As Charleston's newest nonprofit civic and artistic emissary, Enough Pie is focused on collaborating with its community to create and sustain a resolute art and design district on the Upper Peninsula.
The brainchild of long-time Charleston resident Kate Nevin, Enough Pie was conceived as a thread weaving community members, local business owners and other organizations together with the burgeoning creative sector the Holy City has to offer. By actively contributing project grants to inquiring applicants and strategically assembling coordinators, artists and resources into action groups, EP’s goal is to most positively impact Charleston’s creative community by synergizing creativity and industry. Ultimately, its work includes transformative placemaking -- community collaborations, neighborhood branding, creative programming, artist interventions, and sustainable streetscape design -- in order to infuse a once dreary, forgotten part of town with a lively and creative business sector.
That’s not as straightforward as it sounds, though.
Initially, EP had to consult a number of resources, including reports published by Parliament and the Charleston Development Alliance, to gather information about how it can be most effective in serving its community. After gaining a general understanding of its environment, it used its most celebrated business partner -- the surrounding community – to take its next step toward actualizing art-civic development: it held Muster Plan.
Described on its website as “an arts-driven, unconventional approach to a community planning meeting,” Muster Plan used panoramic photos of the Upper Peninsula as a means of inspiring attendees to express their community building strategies and values, and to divulge how EP could be most efficiently utilized during that process.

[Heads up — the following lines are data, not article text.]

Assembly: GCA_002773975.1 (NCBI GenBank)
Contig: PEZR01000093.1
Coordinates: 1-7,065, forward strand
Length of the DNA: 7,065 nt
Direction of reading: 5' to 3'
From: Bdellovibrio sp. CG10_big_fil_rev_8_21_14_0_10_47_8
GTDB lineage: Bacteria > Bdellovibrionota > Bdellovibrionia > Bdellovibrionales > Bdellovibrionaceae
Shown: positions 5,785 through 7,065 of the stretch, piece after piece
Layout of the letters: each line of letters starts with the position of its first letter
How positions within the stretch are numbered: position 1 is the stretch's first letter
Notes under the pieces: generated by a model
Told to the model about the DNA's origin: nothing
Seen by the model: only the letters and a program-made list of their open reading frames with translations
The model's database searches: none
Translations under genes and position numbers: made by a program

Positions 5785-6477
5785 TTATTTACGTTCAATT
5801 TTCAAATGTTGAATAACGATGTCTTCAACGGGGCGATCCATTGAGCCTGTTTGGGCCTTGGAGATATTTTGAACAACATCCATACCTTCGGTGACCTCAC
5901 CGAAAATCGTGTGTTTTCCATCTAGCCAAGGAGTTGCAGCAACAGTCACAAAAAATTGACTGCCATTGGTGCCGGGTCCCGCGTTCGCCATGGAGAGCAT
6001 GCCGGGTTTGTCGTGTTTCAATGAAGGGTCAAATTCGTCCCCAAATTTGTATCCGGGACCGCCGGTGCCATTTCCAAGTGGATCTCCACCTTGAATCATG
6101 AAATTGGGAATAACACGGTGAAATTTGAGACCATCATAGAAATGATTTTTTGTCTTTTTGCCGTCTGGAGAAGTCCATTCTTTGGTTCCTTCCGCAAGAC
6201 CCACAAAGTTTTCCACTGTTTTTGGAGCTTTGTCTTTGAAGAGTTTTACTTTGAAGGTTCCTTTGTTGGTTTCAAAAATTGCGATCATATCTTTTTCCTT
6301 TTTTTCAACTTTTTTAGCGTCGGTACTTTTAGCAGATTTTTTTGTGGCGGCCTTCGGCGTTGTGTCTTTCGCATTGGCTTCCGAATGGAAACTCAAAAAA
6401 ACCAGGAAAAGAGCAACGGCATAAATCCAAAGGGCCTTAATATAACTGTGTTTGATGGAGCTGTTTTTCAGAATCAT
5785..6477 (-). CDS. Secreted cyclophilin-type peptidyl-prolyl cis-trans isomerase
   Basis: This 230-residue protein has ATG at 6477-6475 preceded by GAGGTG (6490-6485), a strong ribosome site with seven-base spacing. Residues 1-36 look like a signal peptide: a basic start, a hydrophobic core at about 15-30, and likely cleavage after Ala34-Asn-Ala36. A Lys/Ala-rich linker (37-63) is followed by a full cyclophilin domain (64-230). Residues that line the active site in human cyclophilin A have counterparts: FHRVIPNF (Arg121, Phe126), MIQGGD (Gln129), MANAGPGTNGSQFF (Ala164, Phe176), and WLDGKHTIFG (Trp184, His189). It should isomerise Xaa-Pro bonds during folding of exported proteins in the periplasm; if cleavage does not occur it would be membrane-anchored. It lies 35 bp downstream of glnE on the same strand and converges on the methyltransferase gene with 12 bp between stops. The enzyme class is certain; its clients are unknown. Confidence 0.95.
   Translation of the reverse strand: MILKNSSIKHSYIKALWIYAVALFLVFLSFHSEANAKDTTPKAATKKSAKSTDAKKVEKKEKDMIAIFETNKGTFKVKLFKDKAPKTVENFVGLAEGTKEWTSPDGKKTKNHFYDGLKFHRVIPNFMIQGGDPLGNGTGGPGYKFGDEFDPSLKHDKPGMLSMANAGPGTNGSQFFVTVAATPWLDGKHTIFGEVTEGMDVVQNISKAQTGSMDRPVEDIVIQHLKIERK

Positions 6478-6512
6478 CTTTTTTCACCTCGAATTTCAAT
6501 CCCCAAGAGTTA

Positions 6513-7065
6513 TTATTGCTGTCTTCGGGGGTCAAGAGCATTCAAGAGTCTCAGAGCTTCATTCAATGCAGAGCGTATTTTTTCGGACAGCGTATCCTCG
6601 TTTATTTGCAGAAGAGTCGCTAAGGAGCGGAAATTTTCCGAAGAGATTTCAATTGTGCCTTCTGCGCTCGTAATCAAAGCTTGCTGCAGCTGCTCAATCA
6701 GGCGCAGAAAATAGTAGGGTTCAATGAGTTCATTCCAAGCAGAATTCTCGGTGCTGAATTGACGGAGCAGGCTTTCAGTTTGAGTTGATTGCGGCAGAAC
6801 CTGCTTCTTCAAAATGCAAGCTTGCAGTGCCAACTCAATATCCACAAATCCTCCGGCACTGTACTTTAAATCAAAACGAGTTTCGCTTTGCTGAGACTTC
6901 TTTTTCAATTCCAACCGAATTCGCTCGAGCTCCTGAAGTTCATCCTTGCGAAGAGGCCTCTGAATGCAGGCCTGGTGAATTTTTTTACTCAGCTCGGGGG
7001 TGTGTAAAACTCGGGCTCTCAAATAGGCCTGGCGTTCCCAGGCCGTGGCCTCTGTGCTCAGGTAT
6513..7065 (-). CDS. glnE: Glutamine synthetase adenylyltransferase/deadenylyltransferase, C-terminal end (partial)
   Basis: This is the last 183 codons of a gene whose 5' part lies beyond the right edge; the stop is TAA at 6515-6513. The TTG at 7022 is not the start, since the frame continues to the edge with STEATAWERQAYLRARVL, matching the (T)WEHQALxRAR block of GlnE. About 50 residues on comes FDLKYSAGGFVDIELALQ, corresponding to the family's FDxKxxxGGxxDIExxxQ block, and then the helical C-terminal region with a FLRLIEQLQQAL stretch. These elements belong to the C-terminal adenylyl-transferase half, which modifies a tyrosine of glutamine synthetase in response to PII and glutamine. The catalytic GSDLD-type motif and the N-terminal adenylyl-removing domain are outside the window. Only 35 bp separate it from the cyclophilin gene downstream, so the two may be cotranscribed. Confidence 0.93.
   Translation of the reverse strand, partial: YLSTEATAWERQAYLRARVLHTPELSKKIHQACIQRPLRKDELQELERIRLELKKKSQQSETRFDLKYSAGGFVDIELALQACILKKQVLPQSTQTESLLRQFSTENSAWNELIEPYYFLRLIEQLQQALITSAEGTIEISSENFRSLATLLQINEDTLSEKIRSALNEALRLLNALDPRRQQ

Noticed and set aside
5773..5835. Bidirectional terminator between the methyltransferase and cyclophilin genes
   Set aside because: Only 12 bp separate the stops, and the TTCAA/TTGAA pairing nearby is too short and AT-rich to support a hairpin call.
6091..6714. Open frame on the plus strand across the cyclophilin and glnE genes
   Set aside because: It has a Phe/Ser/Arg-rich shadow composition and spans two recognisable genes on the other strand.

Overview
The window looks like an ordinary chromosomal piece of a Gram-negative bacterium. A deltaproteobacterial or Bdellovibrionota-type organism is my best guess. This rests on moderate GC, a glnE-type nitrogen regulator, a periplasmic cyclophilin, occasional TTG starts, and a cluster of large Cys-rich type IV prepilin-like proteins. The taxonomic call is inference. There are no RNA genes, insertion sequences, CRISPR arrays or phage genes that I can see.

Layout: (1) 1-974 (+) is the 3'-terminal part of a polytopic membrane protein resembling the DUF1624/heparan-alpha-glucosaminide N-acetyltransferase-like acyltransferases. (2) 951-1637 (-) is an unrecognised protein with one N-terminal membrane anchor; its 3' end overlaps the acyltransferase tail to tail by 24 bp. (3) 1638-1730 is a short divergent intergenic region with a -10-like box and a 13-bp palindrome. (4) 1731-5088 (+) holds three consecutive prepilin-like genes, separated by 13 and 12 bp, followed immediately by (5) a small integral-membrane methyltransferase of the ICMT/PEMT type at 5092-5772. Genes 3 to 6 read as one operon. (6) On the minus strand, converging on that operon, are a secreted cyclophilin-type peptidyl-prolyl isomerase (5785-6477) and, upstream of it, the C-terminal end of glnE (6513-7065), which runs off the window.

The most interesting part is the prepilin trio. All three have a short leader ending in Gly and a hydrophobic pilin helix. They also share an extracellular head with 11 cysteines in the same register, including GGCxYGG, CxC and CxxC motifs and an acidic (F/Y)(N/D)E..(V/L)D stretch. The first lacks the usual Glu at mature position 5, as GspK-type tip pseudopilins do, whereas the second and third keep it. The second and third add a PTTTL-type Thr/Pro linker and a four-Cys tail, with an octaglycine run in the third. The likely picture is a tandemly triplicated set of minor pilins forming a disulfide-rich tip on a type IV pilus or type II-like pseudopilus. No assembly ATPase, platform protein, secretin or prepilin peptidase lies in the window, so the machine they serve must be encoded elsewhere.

According to Director of Communications and Community Outreach Claire Johnson, EP is contingent on the fact that its “efforts will be community driven, so the Muster Plan results will play a key role in shaping [EP’s] activities in the months to come…We asked attendees what role they want us to play point blank but it was exciting and reassuring to hear that they have some innovative and fresh ideas for collaboration.”
As for what’s going on right now, Johnson says that EP is “connecting the dots and taking the next steps” toward “turning momentum into action.” She attributes EP’s January launch and February’s Muster Plan as being inspirational, but recognizes that mobilizing community stakeholders and continuing to integrate EP into the community are the necessary steps to ensure organizational and collective success.
“We do have another event on the horizon, but can’t share any details just yet,” Johnson said. “Think large-scale arts installation – including the visual arts, performing arts, you name it – on the Upper Peninsula. But you’ll just have to stay tuned!”